DFID – AIDS PANDEMIC – 24 July 2002

Dr Julian Lewis: What action her Department is taking to relieve the AIDS pandemic in Africa?

[Clare Short: HIV/AIDS is deepening poverty in Africa and undermining development. It causes great human suffering and loss of life but also has deeply destructive economic effects due to loss of life and skills among the economically active generation and leaving elders and children unsupported.

My Department committed £180 million in HIV and sexual health programmes in Africa last year. We also made significant contributions to the global health fund, which provides commodities for the treatment of HIV, Tuberculosis and Malaria. We are supporting programmes to develop a vaccine and microbicide. Our work focuses on prevention, treatment and care.]

[SUPPLEMENTARY:]  The Secretary of State's record in trying to combat this catastrophe is second to none. Does she agree that even if there were unlimited quantities of anti-retroviral drugs, all the problems of expense were solved and they could be supplied free of charge in unlimited quantities, the main problem that Africa would still face would be distribution to the people who need them? What practical steps is she proposing to take to engage non-governmental organisations, international organisations and any other agencies in building an effective distribution system for those vital drugs?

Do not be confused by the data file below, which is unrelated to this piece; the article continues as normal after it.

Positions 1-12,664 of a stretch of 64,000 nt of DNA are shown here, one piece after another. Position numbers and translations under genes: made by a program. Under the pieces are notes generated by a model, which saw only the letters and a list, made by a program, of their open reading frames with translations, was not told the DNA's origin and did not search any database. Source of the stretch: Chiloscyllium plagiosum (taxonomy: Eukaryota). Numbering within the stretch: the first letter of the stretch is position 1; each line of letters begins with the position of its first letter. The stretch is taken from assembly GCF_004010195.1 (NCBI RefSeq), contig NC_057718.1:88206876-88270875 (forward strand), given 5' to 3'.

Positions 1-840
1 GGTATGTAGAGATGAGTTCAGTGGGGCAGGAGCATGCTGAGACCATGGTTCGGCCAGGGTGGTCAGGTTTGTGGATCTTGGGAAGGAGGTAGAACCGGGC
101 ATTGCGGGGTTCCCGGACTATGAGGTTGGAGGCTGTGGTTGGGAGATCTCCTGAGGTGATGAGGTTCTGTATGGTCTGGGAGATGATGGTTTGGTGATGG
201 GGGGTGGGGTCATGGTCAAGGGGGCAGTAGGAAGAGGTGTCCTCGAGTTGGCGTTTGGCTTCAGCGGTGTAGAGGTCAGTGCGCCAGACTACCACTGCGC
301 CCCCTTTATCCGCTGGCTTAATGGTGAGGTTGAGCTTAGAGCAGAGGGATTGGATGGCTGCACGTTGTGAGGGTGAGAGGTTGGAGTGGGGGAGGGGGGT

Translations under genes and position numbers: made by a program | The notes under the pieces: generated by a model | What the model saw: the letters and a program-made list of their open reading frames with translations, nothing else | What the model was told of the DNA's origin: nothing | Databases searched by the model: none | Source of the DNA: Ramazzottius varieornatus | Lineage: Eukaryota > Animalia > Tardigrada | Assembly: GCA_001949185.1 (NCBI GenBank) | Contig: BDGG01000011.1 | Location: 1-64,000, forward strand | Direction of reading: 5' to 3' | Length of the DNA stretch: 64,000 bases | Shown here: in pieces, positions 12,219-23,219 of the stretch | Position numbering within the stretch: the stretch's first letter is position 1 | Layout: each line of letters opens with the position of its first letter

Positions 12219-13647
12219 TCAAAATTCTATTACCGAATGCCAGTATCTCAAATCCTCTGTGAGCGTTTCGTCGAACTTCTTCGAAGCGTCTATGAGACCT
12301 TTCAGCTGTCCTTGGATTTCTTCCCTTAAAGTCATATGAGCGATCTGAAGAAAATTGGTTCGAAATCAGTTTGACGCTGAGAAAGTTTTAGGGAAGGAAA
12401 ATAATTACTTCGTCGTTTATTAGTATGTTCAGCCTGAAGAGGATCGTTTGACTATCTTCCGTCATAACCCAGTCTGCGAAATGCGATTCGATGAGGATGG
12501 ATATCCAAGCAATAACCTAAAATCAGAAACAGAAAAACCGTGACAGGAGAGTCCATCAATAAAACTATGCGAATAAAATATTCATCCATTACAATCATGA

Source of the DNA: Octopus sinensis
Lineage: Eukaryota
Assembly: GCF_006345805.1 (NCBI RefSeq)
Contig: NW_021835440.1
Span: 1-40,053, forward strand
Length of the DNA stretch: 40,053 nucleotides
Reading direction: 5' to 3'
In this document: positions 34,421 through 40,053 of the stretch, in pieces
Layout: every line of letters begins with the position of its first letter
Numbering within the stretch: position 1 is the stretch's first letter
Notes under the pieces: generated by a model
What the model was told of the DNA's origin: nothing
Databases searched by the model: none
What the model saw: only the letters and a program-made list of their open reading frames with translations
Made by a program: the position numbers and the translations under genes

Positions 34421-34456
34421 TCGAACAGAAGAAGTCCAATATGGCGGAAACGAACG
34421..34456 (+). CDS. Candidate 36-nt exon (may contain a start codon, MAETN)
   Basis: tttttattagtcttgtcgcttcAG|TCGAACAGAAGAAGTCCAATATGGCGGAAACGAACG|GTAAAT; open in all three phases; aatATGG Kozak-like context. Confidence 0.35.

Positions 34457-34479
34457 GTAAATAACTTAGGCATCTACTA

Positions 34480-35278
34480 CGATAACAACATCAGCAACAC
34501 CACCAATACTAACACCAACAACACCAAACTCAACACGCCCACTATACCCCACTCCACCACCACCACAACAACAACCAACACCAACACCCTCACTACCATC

[Clare Short: I agree with the hon. Gentleman, except on one point – I do not agree that the provision of anti-retrovirals is the most important thing – the most important thing is prevention. Uganda needs to happen across Africa; its prevalence rate decreased from 35 percent to 5 percent. That is a great achievement. Every country in Africa and, indeed, China and India need to achieve what has been achieved in Uganda.

On the availability of anti-retrovirals, obviously people are morally entitled to them, but even at cost price they are very expensive. As the hon. Gentleman says, distribution systems are not in place so even if the drugs were free most people in Africa would not get them. They would need regular treatment, good food and a good quality of life because they are very toxic drugs.

UNAIDS has a system whereby reduced price anti-retrovirals provided by the drug companies can be made available to countries. UNAIDS helps countries to make use of that provision; 13 have done so. We are busy trying to build basic health care systems for the immunisation of children and for other purposes across Africa. We must do that, but prevention, care and anti-retrovirals should be our order of priorities.]